Course lengths were calculated based on the 2008 middle distance event results. Winning times for this event were generally close to the target times for long distance courses. Though the terrain was overall flat and pretty runnable (even in the “green” parts, the low visibility and frequent demand for accurate fine navigation resulting from the number of controls on the courses led to a relatively slow course speed (e.g. 7min/km for the leading Black course runners). The length of the black was justified by the winning time (70 minutes) – target for this course was 67 minutes for a “top elite”. Other course lengths were scaled from the black (in line with the current BO rules) and were close to the required course length ratios. Short Brown was, perhaps, a little short – but only by a few hundred metres and finish times were reasonable.

The low visibility terrain penalized navigational errors. There were a large number of controls, and great care was taken to select sites which didn’t fall foul of the 60m (similar feature)/30m (different feature) guideline for the technical courses. On the whole, this was successful and, despite of having 91 controls in the compact area, there were very few mis-punches. Control 165 seemed to cause some people problems (Short Brown and Green), but the general view was that it was a fair control.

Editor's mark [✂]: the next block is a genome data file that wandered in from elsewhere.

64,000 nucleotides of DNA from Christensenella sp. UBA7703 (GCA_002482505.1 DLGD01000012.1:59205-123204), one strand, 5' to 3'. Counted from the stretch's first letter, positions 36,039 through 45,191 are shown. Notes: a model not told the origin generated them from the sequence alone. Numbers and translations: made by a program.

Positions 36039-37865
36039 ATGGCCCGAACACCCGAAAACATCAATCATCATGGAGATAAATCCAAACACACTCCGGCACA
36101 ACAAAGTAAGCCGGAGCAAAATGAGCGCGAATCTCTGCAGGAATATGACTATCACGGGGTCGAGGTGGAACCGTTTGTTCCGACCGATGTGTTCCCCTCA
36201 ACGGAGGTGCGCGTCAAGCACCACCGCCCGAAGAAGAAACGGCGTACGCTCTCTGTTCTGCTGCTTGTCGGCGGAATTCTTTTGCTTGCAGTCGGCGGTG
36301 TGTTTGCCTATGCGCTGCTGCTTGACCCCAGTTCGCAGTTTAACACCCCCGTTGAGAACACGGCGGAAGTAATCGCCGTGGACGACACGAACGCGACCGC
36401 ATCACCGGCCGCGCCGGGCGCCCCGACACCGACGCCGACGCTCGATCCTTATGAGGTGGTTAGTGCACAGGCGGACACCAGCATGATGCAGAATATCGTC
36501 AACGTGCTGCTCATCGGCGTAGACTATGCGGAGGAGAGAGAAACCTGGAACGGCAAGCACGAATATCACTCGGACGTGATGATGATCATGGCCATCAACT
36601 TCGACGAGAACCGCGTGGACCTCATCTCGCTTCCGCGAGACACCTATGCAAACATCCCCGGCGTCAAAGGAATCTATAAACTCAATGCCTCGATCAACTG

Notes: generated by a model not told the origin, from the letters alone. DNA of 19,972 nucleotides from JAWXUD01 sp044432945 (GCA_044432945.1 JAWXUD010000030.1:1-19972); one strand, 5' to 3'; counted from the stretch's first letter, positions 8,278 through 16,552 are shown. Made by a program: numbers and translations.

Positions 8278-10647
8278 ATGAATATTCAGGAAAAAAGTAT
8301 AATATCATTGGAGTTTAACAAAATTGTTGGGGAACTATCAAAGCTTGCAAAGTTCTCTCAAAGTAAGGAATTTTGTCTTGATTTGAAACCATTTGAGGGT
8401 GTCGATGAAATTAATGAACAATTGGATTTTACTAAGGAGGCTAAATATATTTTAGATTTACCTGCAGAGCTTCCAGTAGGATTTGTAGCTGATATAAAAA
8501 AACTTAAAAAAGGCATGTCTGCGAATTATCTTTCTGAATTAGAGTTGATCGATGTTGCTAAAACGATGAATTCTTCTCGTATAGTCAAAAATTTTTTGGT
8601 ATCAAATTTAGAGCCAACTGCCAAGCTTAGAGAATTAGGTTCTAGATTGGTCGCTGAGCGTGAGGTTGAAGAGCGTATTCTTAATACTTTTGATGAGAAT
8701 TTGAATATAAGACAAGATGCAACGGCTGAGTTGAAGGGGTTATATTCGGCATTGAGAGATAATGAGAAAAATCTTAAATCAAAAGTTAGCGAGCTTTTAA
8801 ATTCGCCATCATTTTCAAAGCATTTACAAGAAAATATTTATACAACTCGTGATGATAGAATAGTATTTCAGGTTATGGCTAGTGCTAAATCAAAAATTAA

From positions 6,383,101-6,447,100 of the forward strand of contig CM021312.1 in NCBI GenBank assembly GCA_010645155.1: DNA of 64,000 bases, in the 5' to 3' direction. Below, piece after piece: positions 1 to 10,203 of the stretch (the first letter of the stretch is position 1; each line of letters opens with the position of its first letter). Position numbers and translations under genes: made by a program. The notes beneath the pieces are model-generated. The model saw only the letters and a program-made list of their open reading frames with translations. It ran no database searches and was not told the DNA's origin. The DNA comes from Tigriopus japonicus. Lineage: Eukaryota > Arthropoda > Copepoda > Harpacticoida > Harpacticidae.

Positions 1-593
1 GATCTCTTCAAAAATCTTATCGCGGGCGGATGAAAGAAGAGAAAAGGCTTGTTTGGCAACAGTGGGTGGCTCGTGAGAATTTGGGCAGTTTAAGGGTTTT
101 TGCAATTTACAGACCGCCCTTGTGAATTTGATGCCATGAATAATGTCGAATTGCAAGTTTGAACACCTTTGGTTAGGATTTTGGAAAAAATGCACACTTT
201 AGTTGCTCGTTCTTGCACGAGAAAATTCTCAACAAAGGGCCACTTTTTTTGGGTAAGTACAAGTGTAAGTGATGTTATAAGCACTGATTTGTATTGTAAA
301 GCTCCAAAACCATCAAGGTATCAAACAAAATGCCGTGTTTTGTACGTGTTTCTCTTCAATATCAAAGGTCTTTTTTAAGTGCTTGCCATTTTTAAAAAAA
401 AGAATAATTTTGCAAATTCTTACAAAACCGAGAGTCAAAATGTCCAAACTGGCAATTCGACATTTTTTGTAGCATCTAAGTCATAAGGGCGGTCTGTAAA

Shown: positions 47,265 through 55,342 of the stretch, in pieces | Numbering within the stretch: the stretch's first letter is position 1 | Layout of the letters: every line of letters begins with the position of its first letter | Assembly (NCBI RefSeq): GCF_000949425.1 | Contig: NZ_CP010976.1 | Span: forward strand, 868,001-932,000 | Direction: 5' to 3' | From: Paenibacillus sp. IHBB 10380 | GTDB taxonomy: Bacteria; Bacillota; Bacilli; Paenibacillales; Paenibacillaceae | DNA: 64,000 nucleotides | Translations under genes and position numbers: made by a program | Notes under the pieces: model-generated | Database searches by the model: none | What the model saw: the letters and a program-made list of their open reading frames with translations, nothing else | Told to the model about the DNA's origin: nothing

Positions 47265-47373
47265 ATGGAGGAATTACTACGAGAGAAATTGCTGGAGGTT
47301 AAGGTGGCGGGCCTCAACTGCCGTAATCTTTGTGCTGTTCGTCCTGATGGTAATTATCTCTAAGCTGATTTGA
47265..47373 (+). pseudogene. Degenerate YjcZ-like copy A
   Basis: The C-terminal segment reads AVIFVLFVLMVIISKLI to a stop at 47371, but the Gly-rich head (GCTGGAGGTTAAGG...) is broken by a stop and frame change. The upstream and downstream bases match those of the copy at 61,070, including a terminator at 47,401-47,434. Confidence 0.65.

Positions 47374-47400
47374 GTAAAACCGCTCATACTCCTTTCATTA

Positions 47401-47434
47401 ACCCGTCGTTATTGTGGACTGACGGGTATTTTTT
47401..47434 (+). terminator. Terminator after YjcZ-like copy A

Short Green / Green maps – A small, but significant, number of people inadvertently ended up with Short Green course maps instead of their intended Green course. There is an onus on the competitor to check before they run out of the start area, but in this instance (in view of the numbers) there appear to have been contributory factor(s). It is possible that a few rogue maps were mixed into the Green map box at the start (but impossible to confirm after the event), but the main factor seems to have been that Green and Short Green maps were adjacent in the start lanes and not clearly enough identified (I apologize for not having spotted it). The best compromise remedial action that could be taken was to ensure that none of the effected participants were disqualified, but were given a valid finish time on the Short Green – the fairest action in the circumstances.

Bites and stings – a number of competitors (I saw at least three) seemed to suffer from various bites and stings. My opinion is that this is just down to the time of year and the lack of any significant cold weather to knock back the activity of the insect life yet. We are not aware of any particularly prevalent voracious insect pest in Glover’s Wood – it’s just the last hurrah of the summer insect life before the autumn/winter cold knocks them back. Bad luck to those who were afflicted!

Finally, I’d like to offer my congratulations to the winners of all classes and the main trophies and say a big WELL DONE to the planning team, organization, and all the band of SLOW helpers.

Peter Chapman, SO